The International Monetary Fund (IMF) has determined it cannot offer funding toward a third bailout for Greece, citing astronomical levels of debt and a poor record of government follow-through on reforms.

The evaluation, reported by Financial Times on Thursday, throws the Europewide political effort to save financially troubled Greece into doubt. Influential German officials have made clear that no bailout would be possible without IMF participation. Without a bailout, Greece faces the prospect of having to exit the eurozone, a prospect that commentators have called the Grexit. 

While the IMF will continue to participate in bailout talks currently taking place in Athens, Greece, it will be months before the lender will be able to agree to a new program. IMF bylaws stipulate that the institution cannot make loans when the country receiving them lacks the capacity to make reforms or can't sustain its debt. 

According to documents obtained by Financial Times, IMF determined that Greece failed to meet either of those expectations. A previous IMF paper called Greece's debt "highly unsustainable."  

In order to receive its third bailout in five years, this time projected at around $94 billion, Greece would need approval from the three institutions that make up the so-called troika: the European Union's governing body, the European Central Bank and the IMF.

IMF chief Christine Lagarde has previously made clear that no deal is possible without deep debt relief, potentially in the form of a write-down of Greece's liabilities. That stance clashes with that of Germany, the largest economic power in the eurozone, whose finance minister Wolfgang Schäuble has consistently demanded that Greece's overall debt remain intact.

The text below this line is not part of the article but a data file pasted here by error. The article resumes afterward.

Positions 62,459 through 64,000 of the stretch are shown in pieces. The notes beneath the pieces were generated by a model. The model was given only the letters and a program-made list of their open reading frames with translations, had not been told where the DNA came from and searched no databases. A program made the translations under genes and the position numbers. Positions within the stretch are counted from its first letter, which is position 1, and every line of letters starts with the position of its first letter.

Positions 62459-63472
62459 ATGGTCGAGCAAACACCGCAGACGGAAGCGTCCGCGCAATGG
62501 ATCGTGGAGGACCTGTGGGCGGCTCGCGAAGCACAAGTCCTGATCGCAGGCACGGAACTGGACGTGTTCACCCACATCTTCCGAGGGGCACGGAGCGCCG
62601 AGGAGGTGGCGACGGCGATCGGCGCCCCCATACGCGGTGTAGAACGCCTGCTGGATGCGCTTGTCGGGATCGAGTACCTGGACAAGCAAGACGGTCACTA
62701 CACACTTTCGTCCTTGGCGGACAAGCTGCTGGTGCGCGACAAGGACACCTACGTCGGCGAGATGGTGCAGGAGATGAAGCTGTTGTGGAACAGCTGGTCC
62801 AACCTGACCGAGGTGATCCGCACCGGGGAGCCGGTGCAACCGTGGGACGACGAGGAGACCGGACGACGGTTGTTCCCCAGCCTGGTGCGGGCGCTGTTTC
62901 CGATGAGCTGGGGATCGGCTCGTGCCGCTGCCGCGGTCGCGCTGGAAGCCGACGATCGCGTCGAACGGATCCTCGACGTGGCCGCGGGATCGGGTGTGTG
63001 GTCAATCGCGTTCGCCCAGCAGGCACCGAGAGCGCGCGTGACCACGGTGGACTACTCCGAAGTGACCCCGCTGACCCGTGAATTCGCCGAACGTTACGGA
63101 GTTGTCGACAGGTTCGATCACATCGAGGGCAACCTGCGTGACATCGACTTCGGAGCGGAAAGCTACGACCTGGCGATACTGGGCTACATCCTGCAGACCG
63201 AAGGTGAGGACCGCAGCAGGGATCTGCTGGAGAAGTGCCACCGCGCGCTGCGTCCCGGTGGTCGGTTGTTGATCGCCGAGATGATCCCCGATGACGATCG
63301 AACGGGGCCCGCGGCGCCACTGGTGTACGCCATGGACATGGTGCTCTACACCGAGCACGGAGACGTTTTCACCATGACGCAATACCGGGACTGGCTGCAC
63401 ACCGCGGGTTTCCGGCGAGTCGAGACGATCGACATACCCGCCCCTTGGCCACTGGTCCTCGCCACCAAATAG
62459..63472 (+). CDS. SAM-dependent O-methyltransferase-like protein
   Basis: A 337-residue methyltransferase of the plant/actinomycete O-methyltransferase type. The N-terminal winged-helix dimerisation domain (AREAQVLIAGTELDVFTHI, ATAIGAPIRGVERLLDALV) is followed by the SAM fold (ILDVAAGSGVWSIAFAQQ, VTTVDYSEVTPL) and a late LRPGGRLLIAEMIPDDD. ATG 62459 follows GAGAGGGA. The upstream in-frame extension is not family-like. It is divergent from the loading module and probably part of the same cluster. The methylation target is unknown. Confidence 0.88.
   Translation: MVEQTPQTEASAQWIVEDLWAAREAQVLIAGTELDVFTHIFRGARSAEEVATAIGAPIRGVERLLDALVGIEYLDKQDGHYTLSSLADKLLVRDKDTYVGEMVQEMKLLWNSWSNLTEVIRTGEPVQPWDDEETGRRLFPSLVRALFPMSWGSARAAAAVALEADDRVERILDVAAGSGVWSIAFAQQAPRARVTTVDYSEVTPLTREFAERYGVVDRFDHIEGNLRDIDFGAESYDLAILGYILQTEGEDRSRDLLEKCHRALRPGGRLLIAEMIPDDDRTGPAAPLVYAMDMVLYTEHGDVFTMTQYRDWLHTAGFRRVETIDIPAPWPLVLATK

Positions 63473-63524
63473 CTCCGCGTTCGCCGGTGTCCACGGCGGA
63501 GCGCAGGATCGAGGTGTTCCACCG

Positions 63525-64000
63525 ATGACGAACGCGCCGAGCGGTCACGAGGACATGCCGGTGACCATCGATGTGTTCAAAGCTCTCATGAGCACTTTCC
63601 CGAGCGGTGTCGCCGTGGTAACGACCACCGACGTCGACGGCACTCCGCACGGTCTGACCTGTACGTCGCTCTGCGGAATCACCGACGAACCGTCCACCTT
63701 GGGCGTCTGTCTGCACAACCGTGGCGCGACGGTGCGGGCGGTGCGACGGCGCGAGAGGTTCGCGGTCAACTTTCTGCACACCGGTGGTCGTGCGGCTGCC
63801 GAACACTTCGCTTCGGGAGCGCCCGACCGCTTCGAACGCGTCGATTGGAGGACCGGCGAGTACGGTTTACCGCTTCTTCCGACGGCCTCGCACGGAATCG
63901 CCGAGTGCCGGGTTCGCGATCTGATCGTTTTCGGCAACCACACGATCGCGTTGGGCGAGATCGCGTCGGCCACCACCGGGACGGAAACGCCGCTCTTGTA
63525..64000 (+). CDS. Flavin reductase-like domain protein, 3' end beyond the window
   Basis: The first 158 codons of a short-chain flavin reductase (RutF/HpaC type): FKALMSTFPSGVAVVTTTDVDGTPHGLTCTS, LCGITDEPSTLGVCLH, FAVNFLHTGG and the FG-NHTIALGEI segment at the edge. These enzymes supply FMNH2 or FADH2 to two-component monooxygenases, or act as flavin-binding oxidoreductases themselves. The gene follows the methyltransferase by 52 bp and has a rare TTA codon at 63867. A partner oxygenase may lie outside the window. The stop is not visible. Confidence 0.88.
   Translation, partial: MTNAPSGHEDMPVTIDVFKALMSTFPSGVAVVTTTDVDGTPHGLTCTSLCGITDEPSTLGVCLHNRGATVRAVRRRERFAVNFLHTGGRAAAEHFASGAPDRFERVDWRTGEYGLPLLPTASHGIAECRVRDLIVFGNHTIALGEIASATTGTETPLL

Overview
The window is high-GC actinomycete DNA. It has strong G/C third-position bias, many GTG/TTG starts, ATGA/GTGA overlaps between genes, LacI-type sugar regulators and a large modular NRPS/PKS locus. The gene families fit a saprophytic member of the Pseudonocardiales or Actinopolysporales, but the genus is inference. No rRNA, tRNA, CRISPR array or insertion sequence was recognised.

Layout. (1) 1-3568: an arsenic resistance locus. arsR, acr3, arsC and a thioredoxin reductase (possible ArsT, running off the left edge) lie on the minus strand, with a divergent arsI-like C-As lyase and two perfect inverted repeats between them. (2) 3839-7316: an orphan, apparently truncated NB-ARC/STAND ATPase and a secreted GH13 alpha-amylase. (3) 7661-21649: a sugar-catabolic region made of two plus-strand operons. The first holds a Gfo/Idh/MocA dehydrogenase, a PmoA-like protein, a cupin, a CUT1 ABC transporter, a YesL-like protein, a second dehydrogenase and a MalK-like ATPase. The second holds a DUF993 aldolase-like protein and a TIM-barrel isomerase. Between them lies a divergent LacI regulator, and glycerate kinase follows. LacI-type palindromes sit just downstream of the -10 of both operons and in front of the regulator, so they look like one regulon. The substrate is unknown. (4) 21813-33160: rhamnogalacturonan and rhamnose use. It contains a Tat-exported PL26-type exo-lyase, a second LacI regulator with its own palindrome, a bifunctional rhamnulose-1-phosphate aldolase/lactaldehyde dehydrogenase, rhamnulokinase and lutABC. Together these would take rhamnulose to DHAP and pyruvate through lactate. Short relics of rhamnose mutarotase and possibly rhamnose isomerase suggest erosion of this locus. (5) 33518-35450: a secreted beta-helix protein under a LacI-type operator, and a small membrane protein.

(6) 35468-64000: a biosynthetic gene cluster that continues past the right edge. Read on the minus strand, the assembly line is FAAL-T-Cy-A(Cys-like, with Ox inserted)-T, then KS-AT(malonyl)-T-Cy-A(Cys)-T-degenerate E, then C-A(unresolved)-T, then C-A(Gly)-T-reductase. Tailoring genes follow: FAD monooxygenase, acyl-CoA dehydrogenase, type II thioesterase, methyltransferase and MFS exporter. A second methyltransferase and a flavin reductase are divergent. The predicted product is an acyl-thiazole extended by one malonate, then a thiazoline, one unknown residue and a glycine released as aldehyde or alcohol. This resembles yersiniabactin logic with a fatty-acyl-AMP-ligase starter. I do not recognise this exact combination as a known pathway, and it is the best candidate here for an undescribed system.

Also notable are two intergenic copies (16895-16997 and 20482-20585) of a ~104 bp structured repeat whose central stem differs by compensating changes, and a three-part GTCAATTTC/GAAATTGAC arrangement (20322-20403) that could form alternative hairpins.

But as Greece's former finance minister Yanis Varoufakis has said, the IMF and Schäuble may indeed share a common view: "They don’t want this deal to go ahead." 

Still, negotiators face a hard Aug. 20 deadline to hammer out some form of financing that will keep Greek banks and businesses open until the country can make an economic turnaround. In late June, the European Central Bank capped its financing to Greece, forcing Athens to close its central bank and sending the country's economy into a tailspin.

The political situation in Greece, meanwhile, offers scant comfort to creditors. Prime Minister Alexis Tsipras faces internal opposition within his left-wing Syriza party, which came to power in January on an anti-austerity platform. After six months of brinksmanship and political provocation, Tsipras accepted austerity-inducing reforms earlier this month, leading to a raft of resignations from the radical wing of the party. 

That instability, together with the sheer size of Greece's existing debt, has made IMF member states wary of launching into another bailout. According to the board meeting minutes acquired by Financial Times, non-European board members stressed the need for Lagarde to "protect the reputation of the Fund."